Much like before the clampdown on the committee when a video showing a religious police officer beating a woman who allegedly refused to cover her face sparked outrage on social media, another video has gone viral in recent days in which a municipal police officer in a town near Riyadh appears to be attacking with a stunt gun a vegetable vendor who was involved in a car accident.

Meanwhile, Prince Mohammed’s plan to develop a culture and entertainment industry in a country that bans cinemas and emphasizes expressions of tradition culture like Bedouin poetry is certain to encounter conservative resistance.

The creation this month of commissions tasked with drafting plans for these new sectors came as controversy raged over a Saudi dance video that went viral in cyberspace attracting a huge following in the kingdom and across the Arab world.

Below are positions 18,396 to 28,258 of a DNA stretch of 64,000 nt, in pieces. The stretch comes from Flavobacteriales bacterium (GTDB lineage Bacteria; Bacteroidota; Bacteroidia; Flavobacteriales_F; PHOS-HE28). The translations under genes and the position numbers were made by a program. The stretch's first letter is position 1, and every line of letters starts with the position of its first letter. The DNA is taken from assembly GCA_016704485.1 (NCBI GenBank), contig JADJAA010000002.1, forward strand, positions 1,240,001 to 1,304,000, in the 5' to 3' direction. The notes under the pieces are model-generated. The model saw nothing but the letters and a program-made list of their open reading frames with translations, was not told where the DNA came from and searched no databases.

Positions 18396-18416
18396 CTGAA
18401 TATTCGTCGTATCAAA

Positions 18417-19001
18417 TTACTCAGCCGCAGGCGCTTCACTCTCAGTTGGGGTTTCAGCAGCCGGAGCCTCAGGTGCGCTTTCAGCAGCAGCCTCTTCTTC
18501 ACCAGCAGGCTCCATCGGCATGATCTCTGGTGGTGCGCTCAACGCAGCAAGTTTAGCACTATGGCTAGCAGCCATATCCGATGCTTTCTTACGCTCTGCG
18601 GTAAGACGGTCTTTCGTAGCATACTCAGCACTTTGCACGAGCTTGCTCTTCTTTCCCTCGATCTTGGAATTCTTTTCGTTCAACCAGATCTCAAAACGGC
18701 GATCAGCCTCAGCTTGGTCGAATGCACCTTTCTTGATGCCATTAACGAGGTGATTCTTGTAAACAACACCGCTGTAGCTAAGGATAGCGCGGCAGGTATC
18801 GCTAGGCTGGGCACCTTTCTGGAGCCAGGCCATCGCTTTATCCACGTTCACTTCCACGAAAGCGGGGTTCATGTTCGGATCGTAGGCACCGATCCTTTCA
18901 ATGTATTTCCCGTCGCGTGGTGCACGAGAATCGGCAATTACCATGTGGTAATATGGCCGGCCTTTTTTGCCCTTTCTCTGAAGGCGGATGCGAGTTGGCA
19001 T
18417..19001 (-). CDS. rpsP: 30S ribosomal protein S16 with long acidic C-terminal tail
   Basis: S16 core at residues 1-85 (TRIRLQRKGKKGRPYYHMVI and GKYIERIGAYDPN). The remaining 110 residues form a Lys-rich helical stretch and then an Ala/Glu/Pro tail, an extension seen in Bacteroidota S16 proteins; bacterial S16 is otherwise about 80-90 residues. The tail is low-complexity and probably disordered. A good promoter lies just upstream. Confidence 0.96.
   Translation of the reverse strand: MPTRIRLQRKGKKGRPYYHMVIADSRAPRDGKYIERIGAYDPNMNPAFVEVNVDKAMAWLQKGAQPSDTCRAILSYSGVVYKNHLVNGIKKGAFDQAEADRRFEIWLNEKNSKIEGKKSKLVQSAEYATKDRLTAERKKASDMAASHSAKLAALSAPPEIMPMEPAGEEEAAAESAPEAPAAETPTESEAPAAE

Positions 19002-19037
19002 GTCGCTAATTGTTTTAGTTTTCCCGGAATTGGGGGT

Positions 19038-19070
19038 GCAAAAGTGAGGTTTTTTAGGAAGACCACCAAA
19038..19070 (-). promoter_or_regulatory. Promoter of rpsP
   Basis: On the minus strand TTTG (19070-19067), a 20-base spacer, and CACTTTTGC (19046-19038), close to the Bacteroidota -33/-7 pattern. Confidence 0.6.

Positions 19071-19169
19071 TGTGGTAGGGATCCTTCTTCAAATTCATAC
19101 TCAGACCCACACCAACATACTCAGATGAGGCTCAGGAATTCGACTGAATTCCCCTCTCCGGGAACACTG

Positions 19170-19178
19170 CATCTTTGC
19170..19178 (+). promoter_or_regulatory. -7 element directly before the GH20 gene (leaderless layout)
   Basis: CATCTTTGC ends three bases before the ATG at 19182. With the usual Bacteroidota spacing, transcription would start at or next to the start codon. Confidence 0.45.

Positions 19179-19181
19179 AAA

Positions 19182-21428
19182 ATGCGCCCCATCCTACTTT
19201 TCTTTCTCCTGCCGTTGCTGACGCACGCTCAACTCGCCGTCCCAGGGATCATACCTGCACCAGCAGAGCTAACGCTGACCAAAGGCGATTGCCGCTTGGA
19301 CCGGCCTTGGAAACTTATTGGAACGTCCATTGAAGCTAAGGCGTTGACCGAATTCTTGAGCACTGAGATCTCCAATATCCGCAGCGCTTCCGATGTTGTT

Conservatives called on social media for the detention of the young Saudis, including one wearing a dark suit and bright red high-top sneakers, who in the video performed the dance called Barbs (messy or uncoordinated), a crossing between hip hop and break dancing.

Denouncing the dance’s allegedly indecent moves, the conservatives charged that Barbs was evidence of how an opening up of the kingdom would facilitate the undermining of Saudi society by Western influence.

"Even the most educated amongst us are starting to imitate the West. They teach their children frivolity and the result is young people who resemble those in this video, who are busy wriggling to this strange song, the barbs,” warned Um Al-Motasem in a tweet.

Dr. James M. Dorsey is a senior fellow at the S. Rajaratnam School of International Studies, co-director of the University of Würzburg’s Institute for Fan Culture, and the author of The Turbulent World of Middle East Soccer blog and a just published book with the same title.